Successor

Bars was good at holding it in. He could really blow when he wanted, a blast of rancid wind called at will.

Of course, his audience egged and encouraged. So much glory in heralding the disgusting traits of walking upright, being foul under the sun.

Bars had no family, save the little girl that followed him wherever, whenever. He didn’t quite know her name, though she frequented most of his resting spots where he’d proclaim his talents.

“Here,” he said among a crowd of six. “Who’s brave enough to come closer?”

Heads bobbled and craned, onlookers uncertain of what their place was here on the corner of Broadway and Commerce.

“I only need one,” Bars said. He twirled a finger up into the air and then rolled it downward, a motion congruous with his awkward bow toward the onlookers.

“What do you?” a patron asked. This one was a small boy, his neck goosed up over the shoulders of the other five, his young eyes straining to leer at Bars. Or was it the girl the young boy was asking of?

“I merely tempt the brave to come forward and witness the miracle of my talents, young man” Bars said, peeling his lips back to show smiling, white teeth.

“Here now,” the boy said. “What’s she to do with ya?”

Bars frowned. “This one?”

He put a hand on the small girl’s shoulder, herding her in front of him. “What’s she to do with me, you ask?”

“You’re as dumb as you are ugly,” said the boy. “But you know what I mean, plain as I said. What’s she to you?”

Bars looked down at the girl — the girl leaning back her head to meet the puzzled gaze above. She had been there at nearly all of his gatherings over the past few months. Watching. Listening.

“I’m his fire,” the young girl said.

“You’re his what?” the boy said, stepping in closer to the man and girl.

Bars cleared his throat. “Now look, boy. I am a street performer. A man who revels in the arts of flatulence. Surely one as you can understand the beauty and humor of such arts?”

The small crowd murmured with approbation, though Bars was used to hearing more noises of anticipated approval before his climactic surge.

“I think you false,” the boy said. He pointed at the girl next to Bars, the boy’s fingers jabbing at the girl’s hair blown wild from the gusts around her. “She be the real farter.”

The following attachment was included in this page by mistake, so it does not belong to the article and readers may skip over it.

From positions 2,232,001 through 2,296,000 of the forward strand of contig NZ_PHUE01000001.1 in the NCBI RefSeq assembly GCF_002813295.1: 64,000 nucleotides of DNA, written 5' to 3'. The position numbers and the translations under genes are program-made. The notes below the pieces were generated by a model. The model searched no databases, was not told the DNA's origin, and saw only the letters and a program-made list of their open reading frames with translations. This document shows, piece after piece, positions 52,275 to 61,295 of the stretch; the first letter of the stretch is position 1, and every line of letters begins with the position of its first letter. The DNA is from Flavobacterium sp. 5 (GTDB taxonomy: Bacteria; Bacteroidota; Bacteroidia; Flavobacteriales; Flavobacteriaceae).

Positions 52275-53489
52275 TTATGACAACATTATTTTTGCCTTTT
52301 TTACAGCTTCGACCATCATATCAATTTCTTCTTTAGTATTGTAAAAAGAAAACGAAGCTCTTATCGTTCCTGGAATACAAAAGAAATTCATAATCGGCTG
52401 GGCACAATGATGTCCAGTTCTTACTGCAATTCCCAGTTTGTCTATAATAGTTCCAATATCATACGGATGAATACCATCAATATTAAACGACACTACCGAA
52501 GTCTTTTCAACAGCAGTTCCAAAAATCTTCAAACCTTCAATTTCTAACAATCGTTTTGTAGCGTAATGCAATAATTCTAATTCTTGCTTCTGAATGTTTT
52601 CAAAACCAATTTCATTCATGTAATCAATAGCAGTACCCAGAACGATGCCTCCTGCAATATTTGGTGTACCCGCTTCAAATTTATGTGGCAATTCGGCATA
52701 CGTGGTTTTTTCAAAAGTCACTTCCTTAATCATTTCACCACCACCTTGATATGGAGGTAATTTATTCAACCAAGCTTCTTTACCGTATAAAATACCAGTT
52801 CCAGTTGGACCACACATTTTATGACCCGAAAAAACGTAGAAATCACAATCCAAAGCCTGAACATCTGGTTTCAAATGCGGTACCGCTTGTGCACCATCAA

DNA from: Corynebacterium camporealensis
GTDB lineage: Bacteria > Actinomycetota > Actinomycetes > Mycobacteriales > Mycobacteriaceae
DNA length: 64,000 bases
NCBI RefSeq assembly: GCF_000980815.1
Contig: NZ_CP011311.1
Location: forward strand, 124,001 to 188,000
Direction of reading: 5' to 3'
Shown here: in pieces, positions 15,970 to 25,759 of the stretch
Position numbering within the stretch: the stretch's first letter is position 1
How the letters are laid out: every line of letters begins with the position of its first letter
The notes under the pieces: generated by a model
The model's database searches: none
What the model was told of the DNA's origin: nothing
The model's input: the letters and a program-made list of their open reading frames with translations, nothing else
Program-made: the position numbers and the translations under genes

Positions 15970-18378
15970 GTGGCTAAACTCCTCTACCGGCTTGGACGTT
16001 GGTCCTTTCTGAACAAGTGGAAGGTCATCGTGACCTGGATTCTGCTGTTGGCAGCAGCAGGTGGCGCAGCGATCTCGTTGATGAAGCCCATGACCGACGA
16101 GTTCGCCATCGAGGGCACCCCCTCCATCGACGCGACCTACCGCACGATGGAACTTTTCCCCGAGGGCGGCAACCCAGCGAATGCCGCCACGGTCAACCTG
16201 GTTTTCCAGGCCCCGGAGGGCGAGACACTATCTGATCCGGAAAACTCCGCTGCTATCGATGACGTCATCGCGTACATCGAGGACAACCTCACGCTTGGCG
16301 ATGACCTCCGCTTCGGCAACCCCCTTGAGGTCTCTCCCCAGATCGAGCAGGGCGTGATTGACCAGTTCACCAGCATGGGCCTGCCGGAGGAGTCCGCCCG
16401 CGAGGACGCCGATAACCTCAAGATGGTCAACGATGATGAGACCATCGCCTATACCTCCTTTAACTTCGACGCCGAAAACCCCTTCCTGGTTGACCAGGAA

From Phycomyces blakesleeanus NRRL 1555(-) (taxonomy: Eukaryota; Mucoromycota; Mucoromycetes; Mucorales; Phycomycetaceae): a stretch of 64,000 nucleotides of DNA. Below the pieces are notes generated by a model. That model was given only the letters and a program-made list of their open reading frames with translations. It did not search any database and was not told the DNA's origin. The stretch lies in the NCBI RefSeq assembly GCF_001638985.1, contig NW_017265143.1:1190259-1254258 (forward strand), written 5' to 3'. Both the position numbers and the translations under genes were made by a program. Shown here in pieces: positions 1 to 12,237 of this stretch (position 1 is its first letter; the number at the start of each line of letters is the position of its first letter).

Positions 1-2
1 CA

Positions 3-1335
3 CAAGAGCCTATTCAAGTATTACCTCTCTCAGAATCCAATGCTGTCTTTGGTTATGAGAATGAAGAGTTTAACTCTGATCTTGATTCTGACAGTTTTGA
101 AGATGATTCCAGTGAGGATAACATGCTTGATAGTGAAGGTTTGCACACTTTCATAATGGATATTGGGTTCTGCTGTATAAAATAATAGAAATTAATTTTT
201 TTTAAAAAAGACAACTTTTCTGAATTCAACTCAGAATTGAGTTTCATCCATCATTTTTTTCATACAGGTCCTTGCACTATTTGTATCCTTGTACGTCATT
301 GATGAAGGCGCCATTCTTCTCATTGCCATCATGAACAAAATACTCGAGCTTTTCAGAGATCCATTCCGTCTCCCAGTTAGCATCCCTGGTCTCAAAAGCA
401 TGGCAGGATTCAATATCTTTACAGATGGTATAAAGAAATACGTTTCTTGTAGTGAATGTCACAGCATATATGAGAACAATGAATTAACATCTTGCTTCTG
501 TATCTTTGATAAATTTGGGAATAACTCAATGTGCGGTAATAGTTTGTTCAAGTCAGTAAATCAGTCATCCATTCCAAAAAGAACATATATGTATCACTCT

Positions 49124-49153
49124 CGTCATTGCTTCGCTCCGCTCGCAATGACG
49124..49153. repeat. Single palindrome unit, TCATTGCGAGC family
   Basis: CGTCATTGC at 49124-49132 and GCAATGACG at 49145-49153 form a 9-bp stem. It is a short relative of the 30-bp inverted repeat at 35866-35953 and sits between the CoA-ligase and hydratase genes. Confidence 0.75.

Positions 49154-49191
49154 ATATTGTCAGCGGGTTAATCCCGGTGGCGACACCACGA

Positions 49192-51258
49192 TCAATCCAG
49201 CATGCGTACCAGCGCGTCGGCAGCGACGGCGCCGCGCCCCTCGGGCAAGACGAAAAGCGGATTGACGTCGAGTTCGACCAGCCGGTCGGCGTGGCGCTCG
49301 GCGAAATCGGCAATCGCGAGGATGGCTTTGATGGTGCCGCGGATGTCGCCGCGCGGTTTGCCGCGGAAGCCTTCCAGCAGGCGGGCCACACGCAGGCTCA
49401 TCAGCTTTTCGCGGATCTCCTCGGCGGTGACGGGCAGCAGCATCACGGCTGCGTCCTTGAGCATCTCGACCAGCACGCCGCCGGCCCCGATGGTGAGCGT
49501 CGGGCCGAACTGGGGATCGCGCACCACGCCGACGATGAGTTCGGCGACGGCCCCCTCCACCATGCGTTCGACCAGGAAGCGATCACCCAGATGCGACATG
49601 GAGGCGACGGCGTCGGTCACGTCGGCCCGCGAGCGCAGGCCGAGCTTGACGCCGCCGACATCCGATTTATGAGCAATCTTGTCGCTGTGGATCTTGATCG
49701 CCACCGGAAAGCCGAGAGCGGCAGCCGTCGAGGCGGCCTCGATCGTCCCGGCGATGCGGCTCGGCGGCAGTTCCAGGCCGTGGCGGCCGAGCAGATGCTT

Laughter erupted from the onlookers. Bars grunted. “Now see here, boy. It is you who speak false.”

“Is it?” the boy dared. “Have you two show your goods, then.”

More murmurs of unrest. Bars sighed. This was not going as he wished. He would need more steam from within to woo these people, to be sure.

“As you will, boy,” he said. “A contest, then.”

“You mock me, sir,” said the boy. “She’ll not do while you stand upright.”

Bars goggled at this, his eyes then scrunching with perplexity. “Do you ask me to lie while practicing the arts?”

“You mean the farts,” the boy corrected. More laughter.

Bars looked down at the girl, her eyes knowing.

Without warning, the young girl bent forward and blew her trumpet sound across the stagnant air.

Four of the onlookers collapsed instantly to the ground, including the boy, all of them covering their faces to shield away the sound and smell.

The Maker!  Bars thought. Such power in this child!

Silence.

Bars walked slowly toward the panting girl, her eyes now looking at him with hopefulness. He then turned to see the boy’s eyes reel in their inflamed sockets, a spiral of brown and white swirling within reddened eyelids, eventually resting to wide ‘O’s of surprise.

“She is done,” Bars said dryly, hoping to temper his amazement. “Now.”

He raised his hand and bent in slight bow. “’Tis my turn.”

Bars strained, his abdomen crunching underneath his bellyfat. He would let loose years of untapped gas that came from the very source of his soul.

“No, sir!” the girl screamed, understanding on her face. “You dasn’t.”

“Oh, but I das,” Bars said, sweat pouring hot from his temples. The ripping had finally come.

The air grew thick, reeking of sweet rotting meat. Only… only, Bars could not stop.

He grabbed at the girl. “Help me, child. Help me!”

“To…” the girl hesitated, covering her nose with doll hands. “To you, sir. I cannot. Please stop!”

“I cannot, girl” Bars cried. He fell to the ground, convulsing as if in apoplexy before shuddering to stillness. “I have done my last, good girl.”

He rolled on the ground, writhing as songs continued to dance from his bottom. Songs of tomorrow, sulfuric and noisome.

When he was done, he breathed in what was set loose in the air, closing his eyes.

“Do you know the price for what I do?” he asked the girl looming over his body.

“Aye sir, that I do.”

Bars held his dying breath to say his final words to his successor.

“Then let go, child.

Let go.”

 

THE END

 

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